LDS Church rededicates final resting place to Brigham Young and some of his wives


Known as the Brigham Young Family Cemetery, this 150-year-old monument on the avenues of Salt Lake City has been completely renovated.

(The Church of Jesus Christ of Latter-day Saints) A bust of Brigham Young at the Brigham Young Family Cemetery in Salt Lake City on Oct. 22, 2022. The Avenues Cemetery was rededicated after a major renovation.

Officials of The Church of Jesus Christ of Latter-day Saints have revamped and rededicated the final resting place of pioneer prophet Brigham Young and several members of his extended family.

After nearly a year of renovations at the Brigham Young family cemetery, church leaders held a ceremony Saturday at the 150-year-old monument nestled in the Avenues neighborhood of Salt Lake City.

Kevin W. Pearson, the Utah Area president for the faith, presided over the rally, according to a news release, and praised the sacrifices of the Latter-day Saint pioneers who colonized the area while Young was the second president of the church.

“It would be impossible to overstate his impact on the state of Utah and the ‘pioneer corridor,'” Pearson said. “It has been said that ‘history is the fulfillment of prophecy.’ Nowhere is this truer than in the times and lives of the early pioneer saints who came to the Great Salt Lake Valley.

(The Church of Jesus Christ of Latter-day Saints) A statue depicting Brigham Young reading to his grandchildren at the Brigham Young Family Cemetery in Salt Lake City on October 22, 2022.

Along with a white stone headstone for Young and a prominent bust of the famous polygamist, the cemetery houses the graves of several of his wives, including Mary Ann Angell, Lucy Ann Decker, Emmeline Free, Mary Van Cott and Eliza R. Snow, along with the children Joseph Angell Young and Alice Young Clawson.

Part of the small cemetery, according to the church statement, was also dedicated to the legacy of early pioneers such as Snow and William Clayton, whose poems have been adopted as popular Latter-day Saint hymns.

Burial place of the large de Young family

(The Church of Jesus Christ of Latter-day Saints) The newly restored sandstone wall and wrought iron fence surrounding the perimeter of the Brigham Young Family Cemetery in Salt Lake City on October 22, 2022.

Emily Utt, the church’s curator and historic preservation expert, told city officials in late 2021 that ground-penetrating radar imagery conducted at the cemetery prior to renovations had detected up to “more of 40” graves, whereas only 11 previously were marked.

Retired church historian Randy Dixon, who has studied relics of Utah’s pioneer past, said nearly 48 graves are documented in grave lists and death records related to the family cemetery located at 140 E. First Ave., including wives, children, grandchildren. and some neighbors of Young.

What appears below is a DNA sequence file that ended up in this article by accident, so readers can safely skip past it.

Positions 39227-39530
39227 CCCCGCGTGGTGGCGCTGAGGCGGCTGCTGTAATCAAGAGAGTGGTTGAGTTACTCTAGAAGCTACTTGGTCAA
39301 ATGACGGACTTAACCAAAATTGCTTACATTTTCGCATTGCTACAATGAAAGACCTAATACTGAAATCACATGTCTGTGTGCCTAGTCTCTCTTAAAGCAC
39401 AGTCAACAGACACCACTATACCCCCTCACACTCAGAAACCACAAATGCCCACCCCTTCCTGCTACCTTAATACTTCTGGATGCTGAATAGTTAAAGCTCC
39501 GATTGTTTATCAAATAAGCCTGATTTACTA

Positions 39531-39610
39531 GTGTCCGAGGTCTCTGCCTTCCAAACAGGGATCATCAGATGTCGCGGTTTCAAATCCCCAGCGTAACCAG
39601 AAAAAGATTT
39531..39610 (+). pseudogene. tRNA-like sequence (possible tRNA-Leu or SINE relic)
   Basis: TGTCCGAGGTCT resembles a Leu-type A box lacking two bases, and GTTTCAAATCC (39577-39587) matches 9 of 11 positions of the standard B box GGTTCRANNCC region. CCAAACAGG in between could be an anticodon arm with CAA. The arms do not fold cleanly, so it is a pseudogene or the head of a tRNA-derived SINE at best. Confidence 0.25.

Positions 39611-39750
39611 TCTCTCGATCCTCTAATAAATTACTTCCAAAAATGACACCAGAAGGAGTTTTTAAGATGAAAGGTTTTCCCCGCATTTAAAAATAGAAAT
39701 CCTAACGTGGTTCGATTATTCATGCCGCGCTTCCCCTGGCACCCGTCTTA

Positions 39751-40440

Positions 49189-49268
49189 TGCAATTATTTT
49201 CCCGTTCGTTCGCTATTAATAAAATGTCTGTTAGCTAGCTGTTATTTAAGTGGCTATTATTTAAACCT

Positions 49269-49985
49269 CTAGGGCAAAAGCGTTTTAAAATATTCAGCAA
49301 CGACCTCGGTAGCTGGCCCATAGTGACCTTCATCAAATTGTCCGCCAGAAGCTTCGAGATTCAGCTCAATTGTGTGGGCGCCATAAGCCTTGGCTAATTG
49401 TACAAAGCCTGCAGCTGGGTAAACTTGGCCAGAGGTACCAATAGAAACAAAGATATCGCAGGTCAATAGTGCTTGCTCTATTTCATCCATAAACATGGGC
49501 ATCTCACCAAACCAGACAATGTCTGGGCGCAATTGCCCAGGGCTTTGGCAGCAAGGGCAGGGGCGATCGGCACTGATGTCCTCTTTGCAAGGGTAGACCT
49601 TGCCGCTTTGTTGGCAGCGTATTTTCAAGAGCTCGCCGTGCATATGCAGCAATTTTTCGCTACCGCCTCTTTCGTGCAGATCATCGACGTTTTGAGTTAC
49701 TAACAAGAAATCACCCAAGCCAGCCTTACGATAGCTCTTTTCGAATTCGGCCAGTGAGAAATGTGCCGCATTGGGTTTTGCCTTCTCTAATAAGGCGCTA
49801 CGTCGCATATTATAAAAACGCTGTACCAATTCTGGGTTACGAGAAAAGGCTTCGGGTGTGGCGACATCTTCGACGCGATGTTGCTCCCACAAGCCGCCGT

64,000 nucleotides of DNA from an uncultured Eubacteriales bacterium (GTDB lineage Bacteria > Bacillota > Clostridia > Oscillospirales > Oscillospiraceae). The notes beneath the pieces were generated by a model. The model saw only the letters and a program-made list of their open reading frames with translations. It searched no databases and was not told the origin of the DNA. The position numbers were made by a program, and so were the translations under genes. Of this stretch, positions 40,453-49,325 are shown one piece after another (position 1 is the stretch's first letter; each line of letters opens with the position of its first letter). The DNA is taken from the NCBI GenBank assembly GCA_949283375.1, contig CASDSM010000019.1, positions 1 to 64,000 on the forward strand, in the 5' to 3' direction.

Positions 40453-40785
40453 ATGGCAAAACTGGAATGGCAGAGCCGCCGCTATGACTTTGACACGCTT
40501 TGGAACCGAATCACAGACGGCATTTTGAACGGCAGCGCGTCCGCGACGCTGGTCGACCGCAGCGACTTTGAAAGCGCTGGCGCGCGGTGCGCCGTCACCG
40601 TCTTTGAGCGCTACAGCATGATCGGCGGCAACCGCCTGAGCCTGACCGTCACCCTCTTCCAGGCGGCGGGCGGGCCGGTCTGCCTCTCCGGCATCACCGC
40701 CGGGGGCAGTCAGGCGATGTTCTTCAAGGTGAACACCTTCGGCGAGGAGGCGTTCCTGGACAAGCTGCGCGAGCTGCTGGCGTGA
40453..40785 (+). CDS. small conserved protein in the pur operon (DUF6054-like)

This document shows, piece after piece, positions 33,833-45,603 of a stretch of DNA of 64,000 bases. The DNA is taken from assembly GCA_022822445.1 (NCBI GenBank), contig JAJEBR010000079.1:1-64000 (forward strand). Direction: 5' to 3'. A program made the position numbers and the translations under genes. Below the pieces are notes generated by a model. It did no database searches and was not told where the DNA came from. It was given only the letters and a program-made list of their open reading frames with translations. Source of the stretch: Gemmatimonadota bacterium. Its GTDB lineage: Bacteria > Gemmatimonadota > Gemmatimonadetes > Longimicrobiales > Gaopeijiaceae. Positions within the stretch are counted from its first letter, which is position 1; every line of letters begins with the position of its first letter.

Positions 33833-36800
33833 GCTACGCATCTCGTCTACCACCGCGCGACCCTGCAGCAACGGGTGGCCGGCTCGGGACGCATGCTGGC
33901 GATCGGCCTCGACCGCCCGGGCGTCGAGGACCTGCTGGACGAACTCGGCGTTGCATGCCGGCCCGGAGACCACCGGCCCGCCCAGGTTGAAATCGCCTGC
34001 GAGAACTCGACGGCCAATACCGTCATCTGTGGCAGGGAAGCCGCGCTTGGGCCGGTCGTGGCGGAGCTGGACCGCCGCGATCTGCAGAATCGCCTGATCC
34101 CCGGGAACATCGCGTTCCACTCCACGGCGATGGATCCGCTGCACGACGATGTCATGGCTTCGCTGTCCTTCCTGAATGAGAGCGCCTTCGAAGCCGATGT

(The Church of Jesus Christ of Latter-day Saints) Church Historic Sites Preservation Specialist Emily Utt speaks during the rededication ceremony for the Brigham Young Family Cemetery in Salt Lake City on October 22, 2022.

Although now overshadowed by the adjacent Brigham Flats on South Temple, the grassy spot once offered sweeping views south over the Salt Lake Valley. The church leader, nicknamed the “American Moses”, is said to have been buried in a corner of the plot a few meters from his strawberry field.

In 1974, the cemetery was dedicated as a Mormon Pioneer Memorial, and a statue in the park commemorates Latter-day Saint pioneers who lost their lives on a trek to Utah.

A need for more security

(The Church of Jesus Christ of Latter-day Saints) A memorial plaque at Brigham Young’s grave at the Brigham Young Family Cemetery in Salt Lake City on October 22, 2022.

Church historians also revealed in 2021 that the cemetery had been plagued by a wave of intrusions, vandalism and litter for more than two years, prompting increased guard patrols and new lighting.

Latter-day Saint leaders have also petitioned the city’s Historic Landmarks Commission for permission to add height to a distinctive, original wrought-iron fence around the perimeter of the cemetery to better protect it from intruders. After their claims were denied by the commission, around Thanksgiving 2021, a team working for the church removed the fence around Young’s white headstone and took it to an undisclosed location, in violation of a city ​​order.

Church officials later confirmed that the historic wrought-iron fence “had been carefully removed” and had been temporarily stored offsite “for preservation” – pending reinstallation as part of the restoration project.

According to the rededication statement, special care has been taken to restore and reinforce the site’s original craftsmanship, including the 32-inch fence and sandstone wall on the perimeter of the cemetery.

Church officials said renovations to the cemetery began in April 2020, with multiple departments ensuring “meticulous care to preserve the historic integrity of the site”.

Contractors from Salt Lake City-based Jacobsen Construction did all digging by hand, the statement said, which caused problems after two layers of concrete about 10 inches thick were discovered under the graveyard’s sandstone paved driveway.

The renovation also restored the graveyard’s stone walkways and walls, removed some aging trees, improved lighting, and upgraded the site’s irrigation system.

“We tried to create an open, inviting and peaceful atmosphere where the spirit can be felt,” said project manager Greg Green. “Also, a place to reflect on the past and help inspire us as we move forward in our lives.”

(Courtesy of The Church of Jesus Christ of Latter-day Saints) The rededication ceremony of the Brigham Young family cemetery in Salt Lake City on October 22, 2022.


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